Fernando Alonso will start from fifth at next weekend’s Indy 500 race. That means he’ll be on the second row of the grid, an almighty effort given he’d not driven an IndyCar a month ago.
It could have been even better, too, Alonso citing an engine issue for a slowing in pace toward the end of qualifying. Without it, he could have been on the front row.
"I think the car was better than yesterday," he told reporters. "We had an overboost problem (with the turbocharger) in the final corner, so the engine was like hitting the brakes and I lost a bit."
IndyCar regulations see engine power limited if the turbo boosts beyond the regulated 1.4 bar; it seems the turbo of Alonso’s McLaren Honda Andretti did just that, costing him around 0.6kph on his average speed.
His result was a 372kph on his four-lap run, a little down on pole-sitter Scott Dixon’s 373kph, though every one of Dixon’s qualifying laps were quicker than Alonso’s.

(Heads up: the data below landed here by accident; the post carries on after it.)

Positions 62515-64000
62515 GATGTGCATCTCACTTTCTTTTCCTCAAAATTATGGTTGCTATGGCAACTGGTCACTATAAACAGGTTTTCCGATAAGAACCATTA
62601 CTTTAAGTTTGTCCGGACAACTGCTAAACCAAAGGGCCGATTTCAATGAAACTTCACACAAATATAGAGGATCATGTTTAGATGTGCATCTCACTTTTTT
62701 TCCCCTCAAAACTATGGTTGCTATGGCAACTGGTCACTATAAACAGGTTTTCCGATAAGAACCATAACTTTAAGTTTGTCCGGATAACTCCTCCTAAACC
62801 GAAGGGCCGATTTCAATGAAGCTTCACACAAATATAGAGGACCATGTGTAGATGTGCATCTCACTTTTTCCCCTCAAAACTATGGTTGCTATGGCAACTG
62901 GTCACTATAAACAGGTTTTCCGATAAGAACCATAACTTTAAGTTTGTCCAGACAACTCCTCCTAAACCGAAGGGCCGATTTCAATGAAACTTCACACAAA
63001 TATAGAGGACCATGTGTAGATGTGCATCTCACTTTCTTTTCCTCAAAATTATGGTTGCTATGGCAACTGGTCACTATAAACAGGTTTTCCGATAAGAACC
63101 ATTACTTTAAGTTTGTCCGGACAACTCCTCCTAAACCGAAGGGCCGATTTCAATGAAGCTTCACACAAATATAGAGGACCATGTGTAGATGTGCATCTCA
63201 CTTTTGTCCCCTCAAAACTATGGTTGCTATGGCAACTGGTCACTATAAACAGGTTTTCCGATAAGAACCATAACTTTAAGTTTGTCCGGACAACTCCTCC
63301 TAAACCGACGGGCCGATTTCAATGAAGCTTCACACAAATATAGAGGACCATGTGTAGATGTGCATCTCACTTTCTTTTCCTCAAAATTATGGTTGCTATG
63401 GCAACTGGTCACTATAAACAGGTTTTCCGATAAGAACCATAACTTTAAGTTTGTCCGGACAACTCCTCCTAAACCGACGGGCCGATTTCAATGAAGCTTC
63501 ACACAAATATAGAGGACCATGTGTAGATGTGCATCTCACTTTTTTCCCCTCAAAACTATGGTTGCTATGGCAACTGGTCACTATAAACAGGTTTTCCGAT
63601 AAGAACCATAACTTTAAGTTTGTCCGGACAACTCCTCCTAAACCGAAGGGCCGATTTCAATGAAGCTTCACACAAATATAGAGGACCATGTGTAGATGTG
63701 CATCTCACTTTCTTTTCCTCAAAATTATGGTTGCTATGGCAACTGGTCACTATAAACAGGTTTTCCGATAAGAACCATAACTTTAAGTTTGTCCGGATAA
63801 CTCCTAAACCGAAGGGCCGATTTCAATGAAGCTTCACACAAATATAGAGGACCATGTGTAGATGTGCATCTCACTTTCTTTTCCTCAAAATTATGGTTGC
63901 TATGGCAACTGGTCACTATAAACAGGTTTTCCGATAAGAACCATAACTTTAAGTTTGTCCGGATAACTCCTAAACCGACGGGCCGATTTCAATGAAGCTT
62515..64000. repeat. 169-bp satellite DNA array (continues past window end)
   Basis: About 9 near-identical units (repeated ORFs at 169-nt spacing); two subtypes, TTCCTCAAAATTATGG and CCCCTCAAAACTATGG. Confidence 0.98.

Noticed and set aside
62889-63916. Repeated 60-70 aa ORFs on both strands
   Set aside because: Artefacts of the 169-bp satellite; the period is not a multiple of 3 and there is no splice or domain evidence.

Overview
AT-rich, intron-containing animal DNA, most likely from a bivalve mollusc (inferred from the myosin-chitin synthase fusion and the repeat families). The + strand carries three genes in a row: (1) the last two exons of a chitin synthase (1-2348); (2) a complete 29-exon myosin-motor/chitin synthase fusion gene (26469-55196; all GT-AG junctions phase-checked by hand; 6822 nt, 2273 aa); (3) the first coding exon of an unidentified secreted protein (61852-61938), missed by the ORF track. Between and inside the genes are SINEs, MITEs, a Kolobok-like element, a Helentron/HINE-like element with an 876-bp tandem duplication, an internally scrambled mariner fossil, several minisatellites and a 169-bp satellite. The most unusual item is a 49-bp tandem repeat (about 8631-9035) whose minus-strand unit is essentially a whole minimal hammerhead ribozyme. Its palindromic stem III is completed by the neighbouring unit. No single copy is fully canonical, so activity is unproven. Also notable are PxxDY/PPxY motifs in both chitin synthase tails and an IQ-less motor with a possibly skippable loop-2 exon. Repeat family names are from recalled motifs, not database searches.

Not that grid position is a vital route to Indy 500 victory: last year’s winner, Alexander Rossi (another former F1 driver), won the race after qualifying 11th. The cars’ setups change significantly between the quali and race weekends, so starting at the front arguably isn’t as important as in Alonso’s Formula 1 day job.
The 2017 Indy 500 takes place on May 28, the same day as the Monaco Grand Prix, where Jenson Button will be filling the seat of Alonso’s vacant McLaren Honda F1 car. Who do you reckon will have the best weekend?
NOTE: This article first appeared on TopGear.com. Minor edits have been made.